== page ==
Participants were recruited from the New York City area between 2009 and 2011 and were 18 or 19 when they entered the study. At that point they were all HIV-negative. Over the next three years, 43 participants became infected with HIV. About a third of black, Hispanic and mixed or other race participants became HIV-positive during the study, compared to about 7 percent of white participants. People who described themselves as being in low to average social and economic groups were more likely to become HIV-positive than those in higher socioeconomic groups.
Also, the authors found, young age at first sexual experience with another male was tied to an increased risk of becoming HIV-positive, compared to a first encounter at an older age. “The bigger point here is that it’s just too simplistic to (blame) everything on race,” Halkitis said. “We’re trying to get at the reason that’s happening. This paper starts to point to it.”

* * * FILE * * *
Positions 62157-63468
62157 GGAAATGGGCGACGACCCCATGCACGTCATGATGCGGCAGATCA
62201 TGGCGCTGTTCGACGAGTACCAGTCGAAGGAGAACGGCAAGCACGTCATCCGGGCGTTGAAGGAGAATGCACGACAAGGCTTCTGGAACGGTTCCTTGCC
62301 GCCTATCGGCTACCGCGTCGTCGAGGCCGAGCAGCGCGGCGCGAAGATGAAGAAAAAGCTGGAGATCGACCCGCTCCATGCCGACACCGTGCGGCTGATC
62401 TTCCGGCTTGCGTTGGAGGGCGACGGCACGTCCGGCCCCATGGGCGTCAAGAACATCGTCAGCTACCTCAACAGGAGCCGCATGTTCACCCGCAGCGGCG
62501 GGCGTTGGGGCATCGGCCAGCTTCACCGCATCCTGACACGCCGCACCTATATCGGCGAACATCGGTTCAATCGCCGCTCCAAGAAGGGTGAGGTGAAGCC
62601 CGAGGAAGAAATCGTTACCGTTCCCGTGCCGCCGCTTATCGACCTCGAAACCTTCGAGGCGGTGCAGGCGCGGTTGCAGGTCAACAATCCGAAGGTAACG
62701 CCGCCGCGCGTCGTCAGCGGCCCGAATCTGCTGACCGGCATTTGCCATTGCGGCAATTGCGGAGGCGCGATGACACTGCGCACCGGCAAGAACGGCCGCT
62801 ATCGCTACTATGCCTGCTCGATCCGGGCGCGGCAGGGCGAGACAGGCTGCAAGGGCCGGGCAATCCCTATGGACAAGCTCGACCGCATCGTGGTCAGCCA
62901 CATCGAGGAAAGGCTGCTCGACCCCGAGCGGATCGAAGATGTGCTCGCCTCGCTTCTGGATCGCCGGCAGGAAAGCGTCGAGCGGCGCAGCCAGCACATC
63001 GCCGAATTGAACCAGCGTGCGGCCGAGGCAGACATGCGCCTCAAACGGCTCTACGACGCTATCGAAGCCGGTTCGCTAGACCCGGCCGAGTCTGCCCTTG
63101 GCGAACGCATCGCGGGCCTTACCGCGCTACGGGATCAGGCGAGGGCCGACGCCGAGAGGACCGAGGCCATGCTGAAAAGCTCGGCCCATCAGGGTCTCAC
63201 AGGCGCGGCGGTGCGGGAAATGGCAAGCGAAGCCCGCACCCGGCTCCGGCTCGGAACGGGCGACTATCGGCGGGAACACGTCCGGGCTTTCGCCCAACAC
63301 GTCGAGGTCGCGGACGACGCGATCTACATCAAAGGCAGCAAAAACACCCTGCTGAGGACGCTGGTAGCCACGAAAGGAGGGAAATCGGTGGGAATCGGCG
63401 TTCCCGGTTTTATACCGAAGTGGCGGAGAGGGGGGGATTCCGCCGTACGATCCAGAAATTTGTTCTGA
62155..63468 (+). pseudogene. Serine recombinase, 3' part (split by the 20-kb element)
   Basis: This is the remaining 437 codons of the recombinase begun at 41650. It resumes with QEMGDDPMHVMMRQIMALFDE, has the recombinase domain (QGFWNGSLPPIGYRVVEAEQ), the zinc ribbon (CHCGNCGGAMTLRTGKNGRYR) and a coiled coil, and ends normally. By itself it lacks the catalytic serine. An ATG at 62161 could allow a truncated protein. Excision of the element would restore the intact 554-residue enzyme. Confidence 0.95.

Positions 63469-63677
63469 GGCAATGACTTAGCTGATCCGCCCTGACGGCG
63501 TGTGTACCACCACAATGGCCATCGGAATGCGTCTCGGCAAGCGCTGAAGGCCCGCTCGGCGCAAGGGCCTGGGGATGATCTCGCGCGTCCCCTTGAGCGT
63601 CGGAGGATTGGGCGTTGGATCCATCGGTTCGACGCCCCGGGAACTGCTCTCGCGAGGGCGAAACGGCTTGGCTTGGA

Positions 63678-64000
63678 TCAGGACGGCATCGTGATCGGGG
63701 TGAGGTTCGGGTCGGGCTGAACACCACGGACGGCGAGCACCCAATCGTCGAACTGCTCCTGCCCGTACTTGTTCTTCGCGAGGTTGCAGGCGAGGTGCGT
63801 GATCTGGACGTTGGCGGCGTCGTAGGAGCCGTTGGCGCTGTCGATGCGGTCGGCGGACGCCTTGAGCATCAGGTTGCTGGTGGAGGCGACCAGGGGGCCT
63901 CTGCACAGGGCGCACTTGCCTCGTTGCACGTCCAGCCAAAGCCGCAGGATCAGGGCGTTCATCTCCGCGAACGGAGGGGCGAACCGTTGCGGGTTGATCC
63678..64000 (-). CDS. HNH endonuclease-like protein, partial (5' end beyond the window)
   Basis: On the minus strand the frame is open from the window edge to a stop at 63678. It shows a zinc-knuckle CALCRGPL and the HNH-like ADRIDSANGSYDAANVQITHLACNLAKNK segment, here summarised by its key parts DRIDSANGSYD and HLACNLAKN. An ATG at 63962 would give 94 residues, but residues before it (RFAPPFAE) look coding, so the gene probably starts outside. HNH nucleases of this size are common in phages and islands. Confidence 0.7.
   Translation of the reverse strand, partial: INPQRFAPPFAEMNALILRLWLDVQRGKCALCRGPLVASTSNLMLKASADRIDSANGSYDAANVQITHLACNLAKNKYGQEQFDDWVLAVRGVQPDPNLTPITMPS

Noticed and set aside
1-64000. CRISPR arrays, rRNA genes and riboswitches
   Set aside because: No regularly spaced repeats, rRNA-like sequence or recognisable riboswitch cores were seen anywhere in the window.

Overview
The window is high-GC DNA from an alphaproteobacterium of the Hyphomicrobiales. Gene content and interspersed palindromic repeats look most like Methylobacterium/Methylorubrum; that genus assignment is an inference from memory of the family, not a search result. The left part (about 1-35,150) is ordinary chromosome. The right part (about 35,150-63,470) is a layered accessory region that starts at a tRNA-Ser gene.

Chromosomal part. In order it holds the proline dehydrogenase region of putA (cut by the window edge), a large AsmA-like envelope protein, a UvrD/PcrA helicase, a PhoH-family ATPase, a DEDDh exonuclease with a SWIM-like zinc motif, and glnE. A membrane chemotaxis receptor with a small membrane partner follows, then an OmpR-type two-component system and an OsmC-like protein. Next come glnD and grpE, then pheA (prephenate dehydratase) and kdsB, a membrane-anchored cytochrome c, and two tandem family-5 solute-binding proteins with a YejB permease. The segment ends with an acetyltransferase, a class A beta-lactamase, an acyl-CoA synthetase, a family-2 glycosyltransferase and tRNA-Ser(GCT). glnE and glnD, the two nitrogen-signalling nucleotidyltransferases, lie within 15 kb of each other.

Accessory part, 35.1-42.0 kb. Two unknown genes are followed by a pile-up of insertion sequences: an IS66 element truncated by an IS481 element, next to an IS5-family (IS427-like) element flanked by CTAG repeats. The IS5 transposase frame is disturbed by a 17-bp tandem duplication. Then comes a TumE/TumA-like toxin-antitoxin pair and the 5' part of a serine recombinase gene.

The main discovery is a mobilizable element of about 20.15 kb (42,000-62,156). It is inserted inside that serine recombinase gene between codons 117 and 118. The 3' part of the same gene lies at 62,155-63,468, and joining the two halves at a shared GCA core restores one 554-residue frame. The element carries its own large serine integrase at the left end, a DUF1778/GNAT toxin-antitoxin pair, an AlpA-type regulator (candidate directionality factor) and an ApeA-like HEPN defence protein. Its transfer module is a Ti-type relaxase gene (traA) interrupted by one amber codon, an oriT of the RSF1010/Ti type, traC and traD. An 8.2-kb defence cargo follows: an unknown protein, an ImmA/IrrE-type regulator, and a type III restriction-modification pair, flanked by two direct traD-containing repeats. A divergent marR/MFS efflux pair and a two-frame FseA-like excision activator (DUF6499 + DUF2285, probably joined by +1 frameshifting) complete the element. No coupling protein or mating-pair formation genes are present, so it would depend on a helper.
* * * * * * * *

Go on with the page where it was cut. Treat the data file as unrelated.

The researchers point out that social and economic status is closely tied to race in the U.S. People with lower social and economic status likely live in areas with more poverty, less access to healthcare and more untreated sexually transmitted infections (STI), they write. They also point out that young gay and bisexual men may not be properly educated about STIs, and their heterosexual parents may not be equipped to educate on those topics.
“I think that one way we can begin to address this issue is through comprehensive sexual health education,” said Jason Coleman, an expert on HIV and STI prevention at the University of Nebraska-Omaha.